≡ Menu

Big Moon, Little Moon

Titan and Tethys line up for a portrait of 'sibling' moons. Credit: NASA/JPL/Space Science Institute

This image reminds me of when I was young, my parents would line me and my siblings up for pictures, oldest and tallest in the back and youngest and smallest in the front. Here, the Cassini spacecraft sees two of Saturn’s moons lined up for a family photo, showing the hazy orb of giant Titan beyond smaller Tethys.

On Tethys, the large Ithaca Chasma can be seen running roughly north-south for more than 1,000 kilometers (620 miles). Titan’s hazy atmosphere covers up the interesting surface below.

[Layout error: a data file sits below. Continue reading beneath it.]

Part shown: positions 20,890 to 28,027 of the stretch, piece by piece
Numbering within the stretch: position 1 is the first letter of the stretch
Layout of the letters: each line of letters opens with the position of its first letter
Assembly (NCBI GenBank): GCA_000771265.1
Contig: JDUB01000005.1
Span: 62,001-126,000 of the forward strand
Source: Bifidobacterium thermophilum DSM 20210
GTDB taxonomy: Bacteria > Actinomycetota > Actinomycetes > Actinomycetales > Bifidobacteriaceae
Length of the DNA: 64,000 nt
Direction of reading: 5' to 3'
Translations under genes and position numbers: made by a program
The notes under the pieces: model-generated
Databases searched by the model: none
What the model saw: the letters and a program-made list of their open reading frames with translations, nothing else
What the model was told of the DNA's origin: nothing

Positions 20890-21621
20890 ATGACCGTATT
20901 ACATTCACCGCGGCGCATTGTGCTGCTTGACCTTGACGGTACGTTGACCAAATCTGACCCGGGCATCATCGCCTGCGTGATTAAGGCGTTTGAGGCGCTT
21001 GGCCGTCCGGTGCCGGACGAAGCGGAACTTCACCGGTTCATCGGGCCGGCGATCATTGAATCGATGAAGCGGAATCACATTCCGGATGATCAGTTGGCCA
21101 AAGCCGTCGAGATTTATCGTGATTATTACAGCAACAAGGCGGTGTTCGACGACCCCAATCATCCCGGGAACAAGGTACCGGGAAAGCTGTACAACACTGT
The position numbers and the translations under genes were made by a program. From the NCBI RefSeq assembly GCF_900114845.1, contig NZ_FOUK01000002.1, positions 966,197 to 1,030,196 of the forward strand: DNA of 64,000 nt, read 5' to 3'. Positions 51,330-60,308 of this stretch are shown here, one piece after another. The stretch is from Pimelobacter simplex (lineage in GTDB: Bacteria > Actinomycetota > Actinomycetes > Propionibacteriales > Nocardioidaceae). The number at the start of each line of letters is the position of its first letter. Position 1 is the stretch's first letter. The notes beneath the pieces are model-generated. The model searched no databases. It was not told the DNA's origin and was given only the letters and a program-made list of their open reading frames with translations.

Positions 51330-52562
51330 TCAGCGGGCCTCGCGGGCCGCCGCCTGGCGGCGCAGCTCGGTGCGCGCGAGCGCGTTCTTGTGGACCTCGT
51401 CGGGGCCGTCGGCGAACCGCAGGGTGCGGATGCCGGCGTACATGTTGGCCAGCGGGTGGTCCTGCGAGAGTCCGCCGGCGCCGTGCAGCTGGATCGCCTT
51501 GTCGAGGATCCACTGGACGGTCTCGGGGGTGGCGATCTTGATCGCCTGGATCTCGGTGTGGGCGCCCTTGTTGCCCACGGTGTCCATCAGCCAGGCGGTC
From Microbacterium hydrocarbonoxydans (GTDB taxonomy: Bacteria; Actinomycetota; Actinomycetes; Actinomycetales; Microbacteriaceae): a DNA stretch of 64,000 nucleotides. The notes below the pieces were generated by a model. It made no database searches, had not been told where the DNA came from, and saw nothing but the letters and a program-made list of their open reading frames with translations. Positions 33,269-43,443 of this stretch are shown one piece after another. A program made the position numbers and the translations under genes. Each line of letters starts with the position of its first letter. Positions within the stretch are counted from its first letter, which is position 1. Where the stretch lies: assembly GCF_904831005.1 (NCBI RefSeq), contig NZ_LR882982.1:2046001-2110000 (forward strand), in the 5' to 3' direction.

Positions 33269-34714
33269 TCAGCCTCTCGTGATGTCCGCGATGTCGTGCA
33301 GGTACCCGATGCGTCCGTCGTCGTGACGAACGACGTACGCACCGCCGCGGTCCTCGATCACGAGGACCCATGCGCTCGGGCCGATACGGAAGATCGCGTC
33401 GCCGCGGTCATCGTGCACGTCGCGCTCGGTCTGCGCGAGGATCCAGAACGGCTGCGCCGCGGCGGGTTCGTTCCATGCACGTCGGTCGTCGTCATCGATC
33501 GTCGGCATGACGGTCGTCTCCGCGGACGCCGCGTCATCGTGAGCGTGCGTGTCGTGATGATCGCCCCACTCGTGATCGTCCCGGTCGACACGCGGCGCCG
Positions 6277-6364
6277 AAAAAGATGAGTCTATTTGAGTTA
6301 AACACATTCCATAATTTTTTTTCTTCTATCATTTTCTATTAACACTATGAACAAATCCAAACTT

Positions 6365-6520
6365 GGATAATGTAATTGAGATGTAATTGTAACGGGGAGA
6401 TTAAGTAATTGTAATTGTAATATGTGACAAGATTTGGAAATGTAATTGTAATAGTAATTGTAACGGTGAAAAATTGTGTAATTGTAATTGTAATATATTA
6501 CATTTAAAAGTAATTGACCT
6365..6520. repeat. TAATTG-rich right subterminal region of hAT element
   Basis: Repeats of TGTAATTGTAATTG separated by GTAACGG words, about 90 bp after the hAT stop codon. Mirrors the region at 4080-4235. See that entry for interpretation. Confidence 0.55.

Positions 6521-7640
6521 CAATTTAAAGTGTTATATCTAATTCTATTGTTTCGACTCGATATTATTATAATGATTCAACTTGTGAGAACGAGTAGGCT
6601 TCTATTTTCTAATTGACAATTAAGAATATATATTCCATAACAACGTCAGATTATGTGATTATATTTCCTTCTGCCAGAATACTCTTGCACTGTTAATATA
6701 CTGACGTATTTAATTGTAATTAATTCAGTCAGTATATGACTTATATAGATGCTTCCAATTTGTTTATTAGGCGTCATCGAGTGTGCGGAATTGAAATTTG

This view looks toward the Saturn-facing sides of Titan (5,150 kilometers, or 3,200 miles across) and Tethys (1,062 kilometers, or 660 miles across).

See more about this image on the Cassini website.


Nancy Atkinson is currently Universe Today's Contributing Editor. Previously she served as UT's Senior Editor and lead writer, and has worked with Astronomy Cast and 365 Days of Astronomy. Nancy is also a NASA/JPL Solar System Ambassador.

Comments on this entry are closed.

  • sobelabsc December 28, 2010, 5:16 AM

    Yeah!! I just kept watching this photo for at least one minute. It is so outstanding!!